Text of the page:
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every brilliant thing


Every Brilliant Thing, a play written by Duncan Macmillan, is about a young boy’s effort to help his mom who is battling with depression that leads her to hurt herself. The boy tried to list every brilliant thing in this world to live for his mom.

There was something about this play that captured me, something that I keep on coming back to. I haven’t been reading plays lately and I originally bought this play in search of a monologue but when there was none I had no plans of reading it.

Something kept on hooking me in with this play, I couldn’t put it away. I kept on thinking about it and this week I took the time to give it a try, and I read the whole play. It was a very short read. I’m trying to find out what was that special thing that hooked me onto this play because I really couldn’t stop thinking about it.

I thought the concept and the story are really creative and sweet, a boy listing everything in the world to live for. First I thought it was a metaphor for the theme of the play but it is literally about a boy creating a list that went up to 1000000 things to live for. They obviously didn’t list everything in the play but they said the number went up there.

I think it was done on purpose, and very well done, that most characters didn’t have a name; the main ones didn’t, the boy, the mom, and the dad, they were just called that.

By not giving them a name it establishes the broadcast that it has. Literally, anyone can play these roles, anyone can be affected by depression. A family that struggles with depression and battles for each other to keep on fighting is way too often seen in this world, and that struggle is the beautiful yet heartbreaking concept to take away in this play. The only character in the play that had a name is Sam (the boy’s girlfriend when he was older) and Mrs. Patterson (the guidance counselor for the boy when he was young), I think there’s a specific reason why they’re named. They were the support for the boy, as they both were there when the boy was struggling or needed help, throughout the play. Mom and especially dad didn’t really give the boy anything, no comfort and I think it’s because of that, Sam and Mrs. Patterson were named. The two characters were special, and it was important to give them a proper character, almost listing them as a brilliant thing in this world.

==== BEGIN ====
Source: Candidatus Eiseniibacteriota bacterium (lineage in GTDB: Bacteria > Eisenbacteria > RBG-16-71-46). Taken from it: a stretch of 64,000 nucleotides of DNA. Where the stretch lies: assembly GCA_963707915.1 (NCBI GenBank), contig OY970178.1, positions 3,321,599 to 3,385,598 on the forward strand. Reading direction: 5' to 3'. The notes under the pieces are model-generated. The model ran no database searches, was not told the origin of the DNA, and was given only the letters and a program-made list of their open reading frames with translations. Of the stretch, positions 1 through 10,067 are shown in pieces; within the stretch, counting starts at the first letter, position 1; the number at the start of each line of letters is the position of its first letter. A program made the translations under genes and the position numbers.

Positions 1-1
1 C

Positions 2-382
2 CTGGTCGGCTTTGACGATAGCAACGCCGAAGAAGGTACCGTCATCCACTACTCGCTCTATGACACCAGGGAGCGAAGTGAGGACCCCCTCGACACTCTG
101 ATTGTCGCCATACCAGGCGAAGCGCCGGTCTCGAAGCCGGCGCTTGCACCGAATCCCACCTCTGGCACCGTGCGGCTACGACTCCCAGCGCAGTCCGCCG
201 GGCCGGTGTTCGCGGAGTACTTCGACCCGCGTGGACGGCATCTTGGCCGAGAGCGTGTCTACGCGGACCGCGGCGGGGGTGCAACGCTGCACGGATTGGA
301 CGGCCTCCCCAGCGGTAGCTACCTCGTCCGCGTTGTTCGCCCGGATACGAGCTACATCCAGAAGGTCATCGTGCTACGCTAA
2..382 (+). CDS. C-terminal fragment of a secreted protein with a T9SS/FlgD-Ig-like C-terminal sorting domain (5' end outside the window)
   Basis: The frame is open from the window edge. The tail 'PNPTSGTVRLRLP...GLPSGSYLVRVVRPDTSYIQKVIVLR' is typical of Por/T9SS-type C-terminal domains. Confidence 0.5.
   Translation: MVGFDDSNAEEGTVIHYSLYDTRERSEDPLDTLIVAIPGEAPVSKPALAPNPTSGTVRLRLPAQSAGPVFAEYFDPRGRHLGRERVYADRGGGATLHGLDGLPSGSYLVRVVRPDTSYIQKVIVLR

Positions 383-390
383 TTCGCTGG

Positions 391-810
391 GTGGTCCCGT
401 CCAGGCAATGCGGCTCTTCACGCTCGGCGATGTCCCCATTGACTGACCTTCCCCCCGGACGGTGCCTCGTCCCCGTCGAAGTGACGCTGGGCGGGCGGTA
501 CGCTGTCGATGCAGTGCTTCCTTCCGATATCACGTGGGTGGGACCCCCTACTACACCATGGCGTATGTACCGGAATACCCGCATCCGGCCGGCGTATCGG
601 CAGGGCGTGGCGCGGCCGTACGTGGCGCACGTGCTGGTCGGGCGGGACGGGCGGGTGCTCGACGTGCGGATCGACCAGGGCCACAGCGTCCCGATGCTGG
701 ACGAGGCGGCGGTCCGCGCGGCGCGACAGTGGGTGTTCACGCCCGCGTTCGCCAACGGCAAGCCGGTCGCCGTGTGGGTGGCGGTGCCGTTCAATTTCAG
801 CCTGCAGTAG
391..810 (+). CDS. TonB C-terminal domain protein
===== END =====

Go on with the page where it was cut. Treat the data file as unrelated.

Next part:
The mother ended up taking her own life at the end of the play, but again I don’t think the play is about that. It is about the boy’s love toward his mom, toward his dad, the struggles he encounters, the innocent beautiful struggle that he grows through. The list of brilliant things started with ice cream, which is brilliant, but it can be seen as a very young child’s point of view of the world, and as the character grows older, the list also matured. I thought it was extremely gorgeous the way the play ended because I wasn’t really sure about why exactly the mom killed herself. The play concluded with the boy listing the very last brilliant thing in this world which is listening to a record for the first time and hearing the faint hiss and crackle of the sharp metal point on the wax before the music begins, then sitting and listening while reading through the sleeve notes; the song that played was Into Each Life Some Rain Must Fall by Ella Fitzgerald and I later listened to it on my phone. The lyrics were “into each life, some rain must fall, but too much too much is falling in my”. I wouldn’t say there was a realization of any kind but it made me feel something, it made me feel as this play did exactly what it wanted to do, showing me a brilliant thing in this world, love.

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